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Françoise Denieau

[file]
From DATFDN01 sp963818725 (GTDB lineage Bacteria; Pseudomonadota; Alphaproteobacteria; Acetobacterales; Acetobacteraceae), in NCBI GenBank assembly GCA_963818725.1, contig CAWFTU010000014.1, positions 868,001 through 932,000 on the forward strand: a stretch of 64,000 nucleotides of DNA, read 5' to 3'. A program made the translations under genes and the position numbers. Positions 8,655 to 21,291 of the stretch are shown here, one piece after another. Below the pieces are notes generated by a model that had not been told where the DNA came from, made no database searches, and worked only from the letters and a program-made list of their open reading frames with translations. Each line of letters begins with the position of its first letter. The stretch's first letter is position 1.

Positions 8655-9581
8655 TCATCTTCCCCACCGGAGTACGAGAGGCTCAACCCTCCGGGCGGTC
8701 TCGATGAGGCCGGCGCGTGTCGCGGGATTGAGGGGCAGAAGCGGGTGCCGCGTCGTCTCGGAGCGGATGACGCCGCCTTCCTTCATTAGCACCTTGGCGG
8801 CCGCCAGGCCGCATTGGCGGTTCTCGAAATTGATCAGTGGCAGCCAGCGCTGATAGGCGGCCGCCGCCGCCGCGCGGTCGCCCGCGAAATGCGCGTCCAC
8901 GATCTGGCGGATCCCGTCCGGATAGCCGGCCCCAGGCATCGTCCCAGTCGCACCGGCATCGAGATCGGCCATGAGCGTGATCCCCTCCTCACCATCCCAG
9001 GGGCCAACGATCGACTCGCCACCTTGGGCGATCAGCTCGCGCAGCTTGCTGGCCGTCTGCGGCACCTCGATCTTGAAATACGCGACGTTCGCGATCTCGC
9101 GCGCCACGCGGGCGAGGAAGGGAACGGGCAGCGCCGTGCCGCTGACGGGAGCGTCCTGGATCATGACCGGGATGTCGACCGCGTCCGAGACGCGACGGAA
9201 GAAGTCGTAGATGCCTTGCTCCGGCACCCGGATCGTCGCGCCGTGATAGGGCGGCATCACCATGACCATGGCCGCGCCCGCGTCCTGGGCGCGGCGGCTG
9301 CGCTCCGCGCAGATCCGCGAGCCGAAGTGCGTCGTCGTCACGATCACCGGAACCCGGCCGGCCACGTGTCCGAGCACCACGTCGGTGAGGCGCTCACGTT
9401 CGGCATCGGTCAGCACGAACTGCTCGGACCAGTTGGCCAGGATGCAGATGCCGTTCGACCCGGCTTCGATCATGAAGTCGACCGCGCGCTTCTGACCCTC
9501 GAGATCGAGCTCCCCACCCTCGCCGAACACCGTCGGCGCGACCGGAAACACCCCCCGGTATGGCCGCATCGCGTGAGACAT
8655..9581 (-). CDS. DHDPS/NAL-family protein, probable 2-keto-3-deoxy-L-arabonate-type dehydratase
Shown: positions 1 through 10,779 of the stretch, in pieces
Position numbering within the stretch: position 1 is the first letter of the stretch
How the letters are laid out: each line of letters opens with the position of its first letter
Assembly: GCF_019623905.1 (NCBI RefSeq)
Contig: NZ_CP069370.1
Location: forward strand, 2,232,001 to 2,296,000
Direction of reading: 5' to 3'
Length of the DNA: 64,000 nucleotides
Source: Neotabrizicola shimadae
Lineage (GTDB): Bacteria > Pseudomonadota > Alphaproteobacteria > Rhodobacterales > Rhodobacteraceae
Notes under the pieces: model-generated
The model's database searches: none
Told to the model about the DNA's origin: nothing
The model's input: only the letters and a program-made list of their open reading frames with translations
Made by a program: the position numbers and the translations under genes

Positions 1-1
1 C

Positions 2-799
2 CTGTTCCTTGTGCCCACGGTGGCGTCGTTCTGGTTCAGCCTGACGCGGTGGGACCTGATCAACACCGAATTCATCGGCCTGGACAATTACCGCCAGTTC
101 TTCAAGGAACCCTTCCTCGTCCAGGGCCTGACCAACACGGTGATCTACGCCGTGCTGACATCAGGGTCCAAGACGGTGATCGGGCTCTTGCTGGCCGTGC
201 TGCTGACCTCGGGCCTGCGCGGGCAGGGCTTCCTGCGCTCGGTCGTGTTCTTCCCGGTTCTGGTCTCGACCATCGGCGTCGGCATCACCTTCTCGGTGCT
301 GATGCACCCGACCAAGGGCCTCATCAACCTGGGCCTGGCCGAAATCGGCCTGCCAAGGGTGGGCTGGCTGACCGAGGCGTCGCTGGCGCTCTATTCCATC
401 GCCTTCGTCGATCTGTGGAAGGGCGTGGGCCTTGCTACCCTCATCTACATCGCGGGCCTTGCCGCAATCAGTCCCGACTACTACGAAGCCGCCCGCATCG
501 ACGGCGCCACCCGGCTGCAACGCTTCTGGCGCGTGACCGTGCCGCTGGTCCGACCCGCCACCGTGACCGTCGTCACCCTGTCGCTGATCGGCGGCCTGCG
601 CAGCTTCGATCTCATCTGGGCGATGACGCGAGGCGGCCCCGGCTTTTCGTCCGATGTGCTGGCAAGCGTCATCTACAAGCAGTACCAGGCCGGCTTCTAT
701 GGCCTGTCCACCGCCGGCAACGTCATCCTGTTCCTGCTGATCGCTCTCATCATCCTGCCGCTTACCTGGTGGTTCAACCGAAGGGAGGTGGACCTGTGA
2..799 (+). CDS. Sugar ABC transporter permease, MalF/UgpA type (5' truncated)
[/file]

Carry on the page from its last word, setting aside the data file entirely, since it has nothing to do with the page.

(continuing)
Studied classical ballet at the Dance School within Opéra National de Paris, where she subsequently received her first engagement. She concurrently attended courses led by Lilian Arlen and Nyota Inyoka. Later on in her professional career she focused on contemporary dance. In 1972 she left Opéra National and together with Jacques Garnier and Brigitte Lefevre established Théâtre du Silence. She also appeared in performances given by Dominique Bagouet’s and Quentin Rouiller’s ensembles, her partners being Joseph Russillo, Félix Blaska and Peter Goss. She is also interested in neoclassical dance techniques. The Indian dancer Malavika Sarukkai led her to the traditional dance Bharatanatyam, which Françoise Denieau subsequently studied in India. Through studying Baroque dance with the French specialist Francine Lancelot she extended her range to include historical dance. In 1987 she became a member of the ensemble Ris et Danceries, where she danced and taught; at the same time, she was assistant to the choreographer Francine Lancelot. From 2002 to 2004 Francine Lancelot entrusted her with the choreography to Bach’s Suite II at Opéra National de Paris – Garnier. Since 1993 she has also worked as a pedagogue and choreographer at Centre de Musique Baroque de Versailles under the artistic guidance of Olivier Schneebeli. Her own choreographies include Lully’s Le Triomphe de l’Amour for Opéra royal du château de Versailles, Daniel Soulier’s opera La veuve et le Grillon for the ensemble La Péniche Opéra, Reinhard Keiser’s opera Croesus for Staatsoper Berlin (conductor: René Jacobs) and Landi’s opera Sant'Alessio in collaboration with the stage director Benjamin Lazar and the conductor William Christie for Les Arts Florissants. In the 2008/09 season she is preparing Händel’s opera Rinaldo for the National Theatre in Prague, which in the following season will be staged in a co-production with the opera theatres in Rennes, Caen and Luxembourg, and Lully’s opera Amadis under the conductor Olivier Schneebeli. Update: February 2009